Dissenters, in the context I have used, refers to people of _all_ persuasions who refuse to consent to the spirit, and indeed to the letter, of the GFA.

  • jm

    I’m guessing Granni T has some knowledge of his character,perhaps based on her own observation of his less public actions, that she is too polite to share on a public forum. Just a guess, though.

  • MainlandUlsterman

    I don’t know enough about the detail of their work, other than the recommended outcome, to know what they looked at. I’d be surprised if they ignored them completely, just from a professional point of view, they would have needed to count them in the estimated numbers. But the further away from the border we have, I guess, the less likely they are to be part of any transfer e.g. the Moyle region would have no chance, likewise pro-Union pockets in west Donegal or in Dublin. Makes sense really.

    There must be a good book or academic article somewhere on the work of the Boundary Commission, this has piqued my interest now – anyone know of one?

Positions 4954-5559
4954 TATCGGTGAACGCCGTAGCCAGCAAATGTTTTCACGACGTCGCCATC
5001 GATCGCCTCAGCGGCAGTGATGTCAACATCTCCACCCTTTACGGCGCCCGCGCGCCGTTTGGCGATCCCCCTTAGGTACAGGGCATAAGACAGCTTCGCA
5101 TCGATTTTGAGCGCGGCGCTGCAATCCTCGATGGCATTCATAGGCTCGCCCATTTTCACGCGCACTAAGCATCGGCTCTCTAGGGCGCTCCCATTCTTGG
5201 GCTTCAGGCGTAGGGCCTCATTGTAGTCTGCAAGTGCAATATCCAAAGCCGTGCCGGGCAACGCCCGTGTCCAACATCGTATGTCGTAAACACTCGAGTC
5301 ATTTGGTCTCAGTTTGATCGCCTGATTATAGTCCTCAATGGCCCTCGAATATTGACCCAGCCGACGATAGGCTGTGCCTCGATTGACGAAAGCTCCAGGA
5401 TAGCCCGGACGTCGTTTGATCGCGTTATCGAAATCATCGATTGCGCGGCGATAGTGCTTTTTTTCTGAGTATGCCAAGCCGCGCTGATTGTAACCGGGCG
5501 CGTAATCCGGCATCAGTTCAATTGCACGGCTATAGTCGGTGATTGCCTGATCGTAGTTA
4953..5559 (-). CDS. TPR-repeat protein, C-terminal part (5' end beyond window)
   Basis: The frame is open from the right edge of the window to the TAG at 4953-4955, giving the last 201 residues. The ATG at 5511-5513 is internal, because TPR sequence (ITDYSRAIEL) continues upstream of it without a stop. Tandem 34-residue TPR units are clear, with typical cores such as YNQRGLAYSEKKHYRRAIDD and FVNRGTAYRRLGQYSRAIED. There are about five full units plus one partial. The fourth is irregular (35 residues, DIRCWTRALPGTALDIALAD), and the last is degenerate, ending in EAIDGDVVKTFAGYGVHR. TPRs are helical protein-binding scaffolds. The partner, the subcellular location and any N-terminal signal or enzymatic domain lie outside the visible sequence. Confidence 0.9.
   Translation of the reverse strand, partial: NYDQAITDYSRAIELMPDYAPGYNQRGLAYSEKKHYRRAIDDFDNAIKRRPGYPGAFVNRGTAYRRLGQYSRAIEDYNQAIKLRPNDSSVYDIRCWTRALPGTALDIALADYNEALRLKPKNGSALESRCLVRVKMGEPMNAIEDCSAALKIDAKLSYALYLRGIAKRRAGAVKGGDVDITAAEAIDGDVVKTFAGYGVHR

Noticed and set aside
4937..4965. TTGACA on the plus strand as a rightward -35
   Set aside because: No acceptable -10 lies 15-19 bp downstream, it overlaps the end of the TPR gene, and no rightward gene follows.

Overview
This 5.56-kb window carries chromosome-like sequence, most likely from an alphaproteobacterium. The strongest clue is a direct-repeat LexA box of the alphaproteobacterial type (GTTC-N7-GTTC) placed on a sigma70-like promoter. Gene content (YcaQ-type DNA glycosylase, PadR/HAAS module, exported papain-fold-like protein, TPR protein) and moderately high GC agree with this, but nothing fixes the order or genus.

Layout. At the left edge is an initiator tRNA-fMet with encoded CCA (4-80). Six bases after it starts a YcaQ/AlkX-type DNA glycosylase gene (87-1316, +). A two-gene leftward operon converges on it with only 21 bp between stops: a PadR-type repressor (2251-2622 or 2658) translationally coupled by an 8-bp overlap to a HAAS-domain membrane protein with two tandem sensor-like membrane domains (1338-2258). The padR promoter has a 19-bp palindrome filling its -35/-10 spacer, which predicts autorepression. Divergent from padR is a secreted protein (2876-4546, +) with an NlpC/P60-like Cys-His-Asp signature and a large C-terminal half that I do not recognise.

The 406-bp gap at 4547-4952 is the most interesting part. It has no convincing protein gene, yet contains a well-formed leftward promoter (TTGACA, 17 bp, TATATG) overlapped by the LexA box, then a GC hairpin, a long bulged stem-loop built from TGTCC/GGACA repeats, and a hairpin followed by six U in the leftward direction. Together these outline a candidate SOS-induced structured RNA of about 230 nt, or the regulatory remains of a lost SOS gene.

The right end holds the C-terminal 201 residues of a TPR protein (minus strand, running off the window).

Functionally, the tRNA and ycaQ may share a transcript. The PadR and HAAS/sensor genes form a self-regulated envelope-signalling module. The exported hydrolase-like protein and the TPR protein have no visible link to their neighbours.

• MainlandUlsterman

    Interesting view Karl and thanks for sharing it. How widespread a view do you feel yours is within nationalism – are nationalists turning away in big numbers now from the Good Friday Agreement, do you think?

    There’s a sense of this in the conversations I have on Slugger, but polls suggest there’s still a good level of support for the GFA arrangements in broad terms … is the wind changing, I wonder?

  • Ben De Hellenbacque

    Et comme a dit un pôte ivorien “c’est mieux de ne pas habiter dans les quartiers protestants”. He was referring to the inconvenience caused by the fleg protests and various urnj marches in his neighbourhood.

    Et selon mon pôte nigérien: je suis neutre. But hey, they’re just outsiders and they can use their non partial objectivity to prove just about anything and who’d want that here?

  • Ben De Hellenbacque

    He means that they are the bitterest and therefore the most authentic shade of green, I guess. If only the Irish next door would listen to them or him.

  • Adam Martin

    Southerners have taken it for granted,northern nationalists can’t afford to take their identity for granted.

  • Granni Trixie

    Allow me to correct myself. He cant talk the talk. He was the worst I have ever heard today on Nolan being interviewed about UUP manifesto. Allowing for my negativity towards him, I do not think party followers will be happy either with a performance demonstrating their Leader hasn’t a clue. Infact I challenge anyone on Slugger to give a different take on the performance. And before anyone says it yes, I do think Nolan was hard on him – but then ‘get the politicians’ is the name of his game, isn’t it.

  • MainlandUlsterman

    sounds a car crash … I’ll try and catch it